LDL: I dream of creating something as frightening as a mountain, a piece of nature, something that lasts, and I refer to the strength of the images and not to the artefact itself. A mountain is a piece of nature that doesn’t speak itself but it somehow changes. It alters the personality or feelings of those who walk it or who sleep there one night, or those who feel changed just by looking at it, as they start asking questions about themselves or wondering about the nature of the mountain; yes, it somehow changes. This is what a work should be in my opinion: the encounter with something that perhaps is not entirely understandable but that really pushes you to go beyond certain limits, that are just yours; it questions you. I want to make a journey, a walk in painting, as far as I can and obviously I want to explore some of its areas as much as possible.
AT: What are your favourite tools and materials for working?
LDL: I am a traditional painter: I use canvases, wooden frames, cotton or linen canvas, wooden boards, paper, cardboard, acetate, plastics. Above all I use oil paint which allows me to do everything I want. I don’t need much else. The whole experimental and research aspect doesn’t come from the materials, but from way of proceeding in making and building painting, which is always different. I consider myself an experimenter, because I believe, perhaps wrongly, to put myself in front of the picture every time in a different way. I also don’t have a modus operandi, even if two paintings may appear similar, they come from different paths.
AT: What do you feel while you work? Do you usually think about the final outcome beforehand?
LDL: When I paint I feel all kinds of emotions and feelings: serenity, joy, anger. frustration, dissatisfaction, tiredness and boredom too. There is no dominant feeling. When I start, I obviously have a sort of mental image which in any case painting usually denies almost immediately. Painting is very funny from this point of view, it tells you immediately when you lie to yourself. That’s why I prefer not to know how it will end. In my opinion, in painting you can’t know too much, you can’t be an expert. In painting, cunning doesn’t repay. I believe that craft and cunning are symptoms of a small or large failure because the craft is too readable for the eyes of another painter. When it happens to me to use the craft or worse, if “I solve (horrible word) a painting with a bit of cunning, it means it was a bad day. That’s all right, but it could have been better and you just have to be honest with yourself.
AT: How do you understand that a work is finished?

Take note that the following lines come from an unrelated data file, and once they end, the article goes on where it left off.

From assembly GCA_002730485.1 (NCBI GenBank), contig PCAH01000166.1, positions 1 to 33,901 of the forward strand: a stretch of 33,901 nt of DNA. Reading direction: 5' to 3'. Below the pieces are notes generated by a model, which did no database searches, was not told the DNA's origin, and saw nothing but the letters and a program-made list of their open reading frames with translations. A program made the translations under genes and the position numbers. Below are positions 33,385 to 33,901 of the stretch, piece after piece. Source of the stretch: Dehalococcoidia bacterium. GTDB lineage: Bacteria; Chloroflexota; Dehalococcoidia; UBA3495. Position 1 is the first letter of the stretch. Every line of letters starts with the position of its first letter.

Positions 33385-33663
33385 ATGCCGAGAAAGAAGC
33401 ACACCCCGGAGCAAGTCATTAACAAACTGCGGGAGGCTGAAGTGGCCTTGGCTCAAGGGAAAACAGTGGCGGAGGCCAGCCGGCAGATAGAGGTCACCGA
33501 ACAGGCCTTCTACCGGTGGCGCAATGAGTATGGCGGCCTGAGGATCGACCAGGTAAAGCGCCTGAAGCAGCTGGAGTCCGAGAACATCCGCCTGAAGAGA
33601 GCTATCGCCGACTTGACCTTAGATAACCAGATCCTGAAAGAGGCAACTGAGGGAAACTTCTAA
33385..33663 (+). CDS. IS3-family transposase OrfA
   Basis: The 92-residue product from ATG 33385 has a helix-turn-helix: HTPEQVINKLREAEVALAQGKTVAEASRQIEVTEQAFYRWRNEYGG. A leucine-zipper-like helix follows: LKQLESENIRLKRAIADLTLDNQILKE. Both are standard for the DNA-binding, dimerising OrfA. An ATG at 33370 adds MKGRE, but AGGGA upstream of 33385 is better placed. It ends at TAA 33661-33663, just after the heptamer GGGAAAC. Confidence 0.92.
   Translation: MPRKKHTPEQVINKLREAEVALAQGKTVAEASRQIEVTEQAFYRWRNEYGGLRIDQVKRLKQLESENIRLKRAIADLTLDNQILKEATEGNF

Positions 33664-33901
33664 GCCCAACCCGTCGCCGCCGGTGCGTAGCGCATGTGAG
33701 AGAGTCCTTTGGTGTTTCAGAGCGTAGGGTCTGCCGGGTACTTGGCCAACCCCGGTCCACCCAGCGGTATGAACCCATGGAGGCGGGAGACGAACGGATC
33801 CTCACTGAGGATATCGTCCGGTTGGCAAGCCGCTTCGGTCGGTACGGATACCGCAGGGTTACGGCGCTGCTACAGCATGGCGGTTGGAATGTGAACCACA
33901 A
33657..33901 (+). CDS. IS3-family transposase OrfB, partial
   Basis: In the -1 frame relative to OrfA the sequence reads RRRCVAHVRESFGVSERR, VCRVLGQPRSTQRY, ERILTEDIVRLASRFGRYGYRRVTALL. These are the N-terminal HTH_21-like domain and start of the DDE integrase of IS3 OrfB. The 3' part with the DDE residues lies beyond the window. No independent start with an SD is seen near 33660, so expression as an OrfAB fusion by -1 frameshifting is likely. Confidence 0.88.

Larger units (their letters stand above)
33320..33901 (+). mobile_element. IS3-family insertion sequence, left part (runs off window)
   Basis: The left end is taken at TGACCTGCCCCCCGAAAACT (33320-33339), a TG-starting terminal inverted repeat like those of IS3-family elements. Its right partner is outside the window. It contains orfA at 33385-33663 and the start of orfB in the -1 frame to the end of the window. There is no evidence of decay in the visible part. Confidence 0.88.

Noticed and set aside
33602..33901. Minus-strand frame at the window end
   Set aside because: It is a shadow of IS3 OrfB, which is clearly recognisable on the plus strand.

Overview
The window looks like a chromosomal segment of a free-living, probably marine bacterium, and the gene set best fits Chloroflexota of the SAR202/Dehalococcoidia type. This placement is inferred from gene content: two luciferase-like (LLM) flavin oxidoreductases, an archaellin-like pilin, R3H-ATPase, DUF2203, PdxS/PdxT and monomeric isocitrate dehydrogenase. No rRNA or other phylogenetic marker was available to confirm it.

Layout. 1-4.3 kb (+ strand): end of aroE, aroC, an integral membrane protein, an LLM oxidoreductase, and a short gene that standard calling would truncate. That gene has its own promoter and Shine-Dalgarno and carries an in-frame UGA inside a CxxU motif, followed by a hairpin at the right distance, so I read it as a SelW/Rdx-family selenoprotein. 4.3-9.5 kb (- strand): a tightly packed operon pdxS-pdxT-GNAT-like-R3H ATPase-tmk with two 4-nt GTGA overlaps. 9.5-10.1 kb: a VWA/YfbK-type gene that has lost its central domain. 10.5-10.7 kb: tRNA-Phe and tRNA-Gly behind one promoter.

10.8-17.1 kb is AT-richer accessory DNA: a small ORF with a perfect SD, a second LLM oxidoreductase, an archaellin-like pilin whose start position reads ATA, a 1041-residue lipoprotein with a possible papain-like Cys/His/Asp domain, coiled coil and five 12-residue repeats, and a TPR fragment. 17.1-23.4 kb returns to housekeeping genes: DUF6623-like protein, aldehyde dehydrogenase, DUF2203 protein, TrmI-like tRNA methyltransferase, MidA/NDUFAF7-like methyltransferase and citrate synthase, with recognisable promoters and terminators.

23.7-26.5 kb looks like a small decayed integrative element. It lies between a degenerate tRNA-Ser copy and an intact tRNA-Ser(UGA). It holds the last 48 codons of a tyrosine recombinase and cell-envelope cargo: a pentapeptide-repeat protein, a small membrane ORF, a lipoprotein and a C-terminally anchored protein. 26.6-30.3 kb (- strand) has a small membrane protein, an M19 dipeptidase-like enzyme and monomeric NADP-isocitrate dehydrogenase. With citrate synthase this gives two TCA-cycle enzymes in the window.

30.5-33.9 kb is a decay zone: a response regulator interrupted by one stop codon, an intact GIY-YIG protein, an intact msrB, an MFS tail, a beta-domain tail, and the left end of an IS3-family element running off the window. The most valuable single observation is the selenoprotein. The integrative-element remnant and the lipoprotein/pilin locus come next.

LDL: In my case I believe that a work is finished when it survives me and my indifference towards it. If a work returns to the studio after an exhibition or even several exhibitions or, if it has been in my way for years, probably it will be easily repainted or destroyed. In my opinion, painting is an extremely experiential fact; so much so and in such a radical way that once that what I call “the adventure of doing” is over, I become extremely indifferent to the physical future of the work. I don’t care, I don’t keep track of the physical movements of the works that they can remain for years at my friends’ place, in some garage or warehouse, in some gallery or even under the bed. In Bologna during the academic years I worked mainly on the idea of unfinished. It used to happen that as soon as I started painting in the classroom, as I had no other place to work but the academy itself, some of the other students passed by. Most of the time I had just started painting a new surface and almost nobody could keep quiet. In fact, it always happened that one, passing by, exclaimed: “good job”, “beautiful”, “so cool!” “Why don’t you leave it like this” “I think it’s over.” To sum up, at some point I played or was played from those extemporaneous points of view. I walked away, looked at the painting and unfortunately I also used to think a lot. I have worked on many paintings where I left most of the white canvas untouched. I let the gaze of others work with mine. I don’t know if it’s wrong, maybe yes, but I l’ve learnt from those daily experiences. For me there are no finished paintings, there is just what I have to say and sometimes I may have said it in a few moments, other times it takes years. Time is the true theme of painting.
Tenda di Grizzana, 2017, Oil on canvas, 80×60 cm | courtesy Yellow, Varese | ph. Cosimo Filippini
Tavola di Grizzana, 2017, Oil on canvas, 80×60 cm | courtesy Yellow, Varese | ph. Cosimo Filippini
AT: Where does the inspiration for the work come from?
LDL: There is no inspiration but there is work. When I work, I work and when I don’t work it’s a problem for me and for my painting. Inspiration is simply to work every day.
AT: Are there any artists who influenced your works? Why?
LDL: I fall in love easily and in painting I declare all my loves. I have in my mind a nice quotation, I think, attributed to Manet “I am influenced by everybody. But every time I put my hands in my pockets I find someone else’s fingers there.” I am also obviously influenced by certain painters, I would say now considered traditional, but I don’t live it as a problem, as in some way I feel that painting is like this. If you feel you have to make a gesture on the canvas or you feel that you want a certain vibration of the material on the painting, you have to do it and, at that moment, it doesn’t matter if someone did the same some time before you. I am not that someone and I do what I need. Doing other stuff than what you actually feel is a lie that doesn’t stand up.